Considering these modifications, how can you comply with complex reporting and successfully recognize revenue?

With Recurly's revenue recognition solution, you can fully automate and streamline your revenue reporting processes. Take the guesswork out of revenue management and compliance, and improve forecasting insights across multiple revenue models. 

Rev Rec methods: How does revenue recognition work?

An example of membership revenue recognition is easiest to understand when customers pay upfront, like in the case of annual subscriptions. Let’s consider a wine club that offers a $480 annual plan for subscribers to receive three bottles of wine every month. When do you recognize revenue?

If you’re wondering how to calculate membership revenue recognition, the answer is $480 annually divided by 12 months, which comes out to $40 of recognized revenue every month. Just because $480 has been paid from the get-go doesn’t mean you’ve earned every penny of that amount. For example, if the subscription had to be canceled before that year was up, you would technically owe money to that customer.

This is a subscription accounting process from the GAAP and International Financial Reporting Standards (IFRS). The GAAP and IFRS have revised their accounting standard on revenue recognition methods several times to improve the reporting of financial statements, with the latest requiring ASC 606 compliance

What is revenue recognition under ASC 606, who does it apply to, and how is it recognized?

On May 28, 2014, the Financial Accounting Standards Board (FASB) and International Accounting Standards Board (IASB) issued the Accounting Standards Codification (ASC) 606, a new framework for companies to recognize revenue from contracts with customers across different industries and business models. ASC 606 affects all public companies and private companies that enter into contracts with customers.

The ASC 606 establishes the following model for revenue recognition:  

  1. Identify the contract with a subscriber

  2. Identify the performance obligations

  3. Determine the transaction price to confirm the credit terms

  4. Allocate the transaction price

  5. Recognize revenue

Learn more about the U.S. government's position on revenue recognition, when revenue can be reported on your company's income statements and revenue recognition standards from the Financial Accounting Standards Board.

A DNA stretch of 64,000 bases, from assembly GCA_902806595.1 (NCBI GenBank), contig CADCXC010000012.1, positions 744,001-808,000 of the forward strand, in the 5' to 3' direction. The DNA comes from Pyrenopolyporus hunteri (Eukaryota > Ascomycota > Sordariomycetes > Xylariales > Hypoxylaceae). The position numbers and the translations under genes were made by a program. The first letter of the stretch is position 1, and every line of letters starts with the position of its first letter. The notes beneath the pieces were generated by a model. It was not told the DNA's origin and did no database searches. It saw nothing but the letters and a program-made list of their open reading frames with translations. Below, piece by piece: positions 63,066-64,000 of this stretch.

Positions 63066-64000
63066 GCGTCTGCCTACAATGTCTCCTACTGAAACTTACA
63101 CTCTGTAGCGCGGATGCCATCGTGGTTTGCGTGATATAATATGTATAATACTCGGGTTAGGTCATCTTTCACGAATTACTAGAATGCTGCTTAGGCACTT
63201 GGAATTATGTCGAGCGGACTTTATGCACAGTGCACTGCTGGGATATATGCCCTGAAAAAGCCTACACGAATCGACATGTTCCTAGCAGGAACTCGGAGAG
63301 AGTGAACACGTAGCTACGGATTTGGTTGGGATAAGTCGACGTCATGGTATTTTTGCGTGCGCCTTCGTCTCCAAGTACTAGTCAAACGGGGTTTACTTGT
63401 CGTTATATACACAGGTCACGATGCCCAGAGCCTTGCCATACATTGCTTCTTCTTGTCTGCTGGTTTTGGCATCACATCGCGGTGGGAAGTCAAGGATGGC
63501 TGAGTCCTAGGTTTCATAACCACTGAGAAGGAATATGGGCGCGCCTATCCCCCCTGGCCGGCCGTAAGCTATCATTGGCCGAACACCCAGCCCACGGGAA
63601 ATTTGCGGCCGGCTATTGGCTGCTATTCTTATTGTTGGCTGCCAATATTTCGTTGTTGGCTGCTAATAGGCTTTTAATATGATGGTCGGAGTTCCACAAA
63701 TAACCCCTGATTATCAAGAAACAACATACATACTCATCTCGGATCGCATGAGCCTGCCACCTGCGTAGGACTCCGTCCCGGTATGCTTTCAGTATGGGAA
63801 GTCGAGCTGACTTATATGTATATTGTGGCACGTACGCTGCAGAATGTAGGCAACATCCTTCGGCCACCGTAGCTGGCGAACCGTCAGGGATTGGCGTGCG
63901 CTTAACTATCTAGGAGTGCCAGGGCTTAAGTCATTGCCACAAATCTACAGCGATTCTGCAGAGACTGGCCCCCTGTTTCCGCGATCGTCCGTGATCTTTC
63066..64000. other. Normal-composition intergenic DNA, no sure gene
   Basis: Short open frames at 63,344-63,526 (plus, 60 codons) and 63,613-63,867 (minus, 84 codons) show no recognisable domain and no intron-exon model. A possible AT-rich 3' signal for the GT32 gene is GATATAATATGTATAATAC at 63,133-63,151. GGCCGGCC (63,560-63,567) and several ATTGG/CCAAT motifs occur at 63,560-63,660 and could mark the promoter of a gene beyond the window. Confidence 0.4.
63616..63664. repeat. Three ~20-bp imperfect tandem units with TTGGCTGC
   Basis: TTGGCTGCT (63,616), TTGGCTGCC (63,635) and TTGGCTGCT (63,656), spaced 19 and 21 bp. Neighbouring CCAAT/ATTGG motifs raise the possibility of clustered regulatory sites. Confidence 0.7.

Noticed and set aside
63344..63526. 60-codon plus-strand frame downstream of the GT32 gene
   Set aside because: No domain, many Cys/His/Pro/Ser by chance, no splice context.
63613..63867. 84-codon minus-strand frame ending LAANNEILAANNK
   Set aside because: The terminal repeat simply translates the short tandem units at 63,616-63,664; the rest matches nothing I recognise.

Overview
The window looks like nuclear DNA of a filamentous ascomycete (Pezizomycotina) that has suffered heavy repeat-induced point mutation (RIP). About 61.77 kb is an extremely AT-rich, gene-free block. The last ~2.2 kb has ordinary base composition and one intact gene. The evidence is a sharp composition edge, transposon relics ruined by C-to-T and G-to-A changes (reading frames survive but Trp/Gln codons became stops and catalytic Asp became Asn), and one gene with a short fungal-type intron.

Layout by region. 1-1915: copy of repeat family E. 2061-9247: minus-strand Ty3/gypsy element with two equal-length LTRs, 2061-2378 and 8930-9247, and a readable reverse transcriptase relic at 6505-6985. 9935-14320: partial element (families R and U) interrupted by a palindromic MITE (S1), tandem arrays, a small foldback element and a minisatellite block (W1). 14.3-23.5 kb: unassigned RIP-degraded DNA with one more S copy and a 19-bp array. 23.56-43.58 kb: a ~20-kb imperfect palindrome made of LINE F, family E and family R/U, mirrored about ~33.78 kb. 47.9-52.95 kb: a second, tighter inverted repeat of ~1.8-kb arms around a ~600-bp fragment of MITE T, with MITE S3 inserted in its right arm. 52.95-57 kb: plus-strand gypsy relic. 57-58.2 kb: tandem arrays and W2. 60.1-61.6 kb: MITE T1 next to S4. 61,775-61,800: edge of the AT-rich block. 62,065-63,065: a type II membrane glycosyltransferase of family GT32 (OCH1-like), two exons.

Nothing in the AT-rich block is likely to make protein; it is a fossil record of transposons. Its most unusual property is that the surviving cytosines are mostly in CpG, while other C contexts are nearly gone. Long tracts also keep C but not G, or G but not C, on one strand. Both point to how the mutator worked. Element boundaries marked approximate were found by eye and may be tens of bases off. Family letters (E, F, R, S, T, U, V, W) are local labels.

Recurly Revenue Recognition

Recurly’s Revenue Recognition tool allows you to access a revenue schedule export for faster, more accurate subscription revenue accounting. This automation feature is ideal for subscription companies with standard revenue recognition requirements.

Subscription revenue recognition is more unique than most people’s basic understanding of rev rec. Recurring revenue, while reliable and stable revenue generation for subscription companies, makes a strong case for the time revenue is earned versus collected, especially with different subscription plans. 

Recommended reading: Revenue recognition software for SaaS businesses.

Revenue recognition FAQs

When should revenue be recorded?

Contrary to traditional models where service delivery happens at the transaction moment, subscription businesses recognize revenue when the cash payments have been earned and not just collected.

Can you recognize revenue when you invoice?

Under the accrual basis or cash basis of accounting, revenue is recognized when it is earned. For subscription services during invoicing, deferred revenue is recognized or accrued once the consumer receives the service within the subscription period. 

How do successful subscription businesses ensure accurate revenue recognition?

A revenue recognition platform is key for accurate and timely accounting and to monitor financial performance correctly. Successful subscription brands - from membership sites to software companies to online publications - automate and streamline accounting processes to minimize errors and ensure compliance with ASC 606 and IFRS 15 standards. 

How do you record subscriptions in accounting?

The initial payment for a subscription service is typically allocated to a deferred revenue account. As each accounting period occurs and the performance obligation is met, the portion of the upfront payment for that billing period can be moved over and recorded as recognized revenue.

How to audit revenue recognition? 

There are two main stages of a revenue audit: Testing the revenue accounts on your income statements and examining your accounts receivable on the balance sheet. Auditors may check for rev rec issues like side agreements and channel stuffing.